It may sound complicated, but, once we put it into an example, you’ll see that it’s actually quite simple. Suppose the decaser on our wine bottling line can decase 240 bottles per minute (bpm). It takes 1.5 minutes to repair and the mean time between failures is 30 minutes.

First, we calculate the probability of run:

POR = 30 / (1.5+30)
POR = 30 / 31.5
POR = 0.9523

For simplicity, let’s call it 0.95. Then, we move the decimal point two places:

Efficiency = 95%

Now, we calculate throughput by multiplying the POR by the decaser’s maximum rate:

0.95 x 240 bpm = 228 bpm

I know what you’re thinking — 95% efficiency is very good. And you’re right! No machine runs at 100% efficiency, so we’re likely getting the maximum throughput out of this machine already. Case closed!

Not so fast.

This is where most companies stop. They analyze their individual machines, see high efficiency numbers, and call it good.

And that’s exactly why their lines underperform.

To understand why, we need to perform a line analysis

Throughput of the entire line

So, we’ve established that the decaser is working as hard as it can. That’s great! But the decaser isn’t the only machine on the line. There’s also a filler, a capsuler, a labeler, and a case packer. How are they doing?

Imagine we repeat the efficiency and throughput calculations for each piece of equipment. We won’t go through them in detail, but you can verify them using the formulas provided above. The table below shows the results for all five machines.

Machine MTR MTBF Max rate Efficiency Throughput
Decaser 1.5 min 30 min 240 bpm 95% 228 bpm
Filler 4.0 min 60 min 180 bpm 93% 167 bpm
Capsuler 30 sec 15 min 240 bpm 96% 230 bpm
Labeler 45 sec 10 min 240 bpm 92% 220 bpm
Case packer 3 min 40 min 300 bpm 93% 279 bpm


At first glance, this looks pretty good. It would be nice to see those low-90s move up a point or two, but surely we’re getting somewhere close to maximum throughput on this line, right?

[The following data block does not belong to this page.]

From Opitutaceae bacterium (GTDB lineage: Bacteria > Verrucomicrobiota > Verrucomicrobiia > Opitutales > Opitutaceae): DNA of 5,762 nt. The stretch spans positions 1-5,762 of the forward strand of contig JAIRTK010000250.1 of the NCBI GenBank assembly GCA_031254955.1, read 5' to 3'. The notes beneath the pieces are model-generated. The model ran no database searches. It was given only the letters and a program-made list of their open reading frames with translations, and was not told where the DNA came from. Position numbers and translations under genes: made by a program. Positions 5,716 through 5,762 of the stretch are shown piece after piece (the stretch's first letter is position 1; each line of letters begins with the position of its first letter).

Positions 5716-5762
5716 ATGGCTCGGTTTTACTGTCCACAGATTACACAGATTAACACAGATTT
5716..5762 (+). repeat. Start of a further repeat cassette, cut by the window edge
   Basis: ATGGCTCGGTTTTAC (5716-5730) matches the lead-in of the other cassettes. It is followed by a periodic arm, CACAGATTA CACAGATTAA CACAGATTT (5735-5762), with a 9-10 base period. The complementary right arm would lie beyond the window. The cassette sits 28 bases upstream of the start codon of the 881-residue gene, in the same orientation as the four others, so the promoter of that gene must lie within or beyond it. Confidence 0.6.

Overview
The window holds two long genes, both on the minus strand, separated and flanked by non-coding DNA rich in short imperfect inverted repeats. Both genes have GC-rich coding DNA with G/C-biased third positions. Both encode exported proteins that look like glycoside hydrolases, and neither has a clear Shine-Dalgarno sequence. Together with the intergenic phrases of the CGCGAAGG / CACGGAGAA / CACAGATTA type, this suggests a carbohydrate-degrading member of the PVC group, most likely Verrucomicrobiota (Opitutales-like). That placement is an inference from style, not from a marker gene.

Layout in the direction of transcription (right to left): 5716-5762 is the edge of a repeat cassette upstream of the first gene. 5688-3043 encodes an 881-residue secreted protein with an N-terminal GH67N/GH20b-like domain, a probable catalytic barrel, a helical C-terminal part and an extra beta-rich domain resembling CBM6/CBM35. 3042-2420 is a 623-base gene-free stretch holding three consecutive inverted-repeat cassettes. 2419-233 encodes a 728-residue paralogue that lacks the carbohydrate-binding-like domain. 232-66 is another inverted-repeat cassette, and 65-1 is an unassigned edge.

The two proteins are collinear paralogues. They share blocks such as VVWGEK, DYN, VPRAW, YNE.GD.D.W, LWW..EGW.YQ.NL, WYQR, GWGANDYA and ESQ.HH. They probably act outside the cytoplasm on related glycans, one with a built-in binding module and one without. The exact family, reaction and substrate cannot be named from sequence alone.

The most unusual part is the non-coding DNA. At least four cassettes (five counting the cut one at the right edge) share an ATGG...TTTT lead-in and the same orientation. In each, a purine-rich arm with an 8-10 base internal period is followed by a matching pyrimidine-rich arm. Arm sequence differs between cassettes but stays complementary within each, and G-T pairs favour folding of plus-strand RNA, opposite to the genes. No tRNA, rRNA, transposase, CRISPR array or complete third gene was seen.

Not even close.

Here’s why: Machines don’t all go down and then come back up at the same time. They all have different MTRs and MTBFs, and every time one machine goes down, it affects all of the other machines on the line. So, to find the efficiency of the entire line, we have to multiply the efficiencies of all of the machines together:

0.95 x 0.93 x 0.96 x 0.92 x 0.93 = 0.725

The efficiency of the entire line is only 72.5%.

You would never buy a single piece of equipment that was only up and running 72.5% of the time. If you did, you’d send it back to the manufacturer as defective and demand a refund.

But, wait, we’re not done. We still have to calculate the throughput.

For this, we use the individual throughput of slowest machine on the line. As they say, “a chain is only as strong as its weakest link.” On a production line, that means that the whole process can only go as fast as the slowest machine, which we call the constraint. In our example, the constraint is the filler, which has a maximum throughput of 180 bpm.

Total Throughput = Throughput of the Constraint x Total Efficiency
Total Throughput = 180 bpm x 0.725
Total Throughput = ~130 bpm

At this point, you’ve probably gone from thinking “That’s pretty good!” to thinking “Yuck.” Now you can see why so many lines underperform. This line has machines that can run anywhere from 180 to 300 bottles per minute, and it’s averaging 130. By running the line at such low capacity, we’re leaving a lot of money on the table.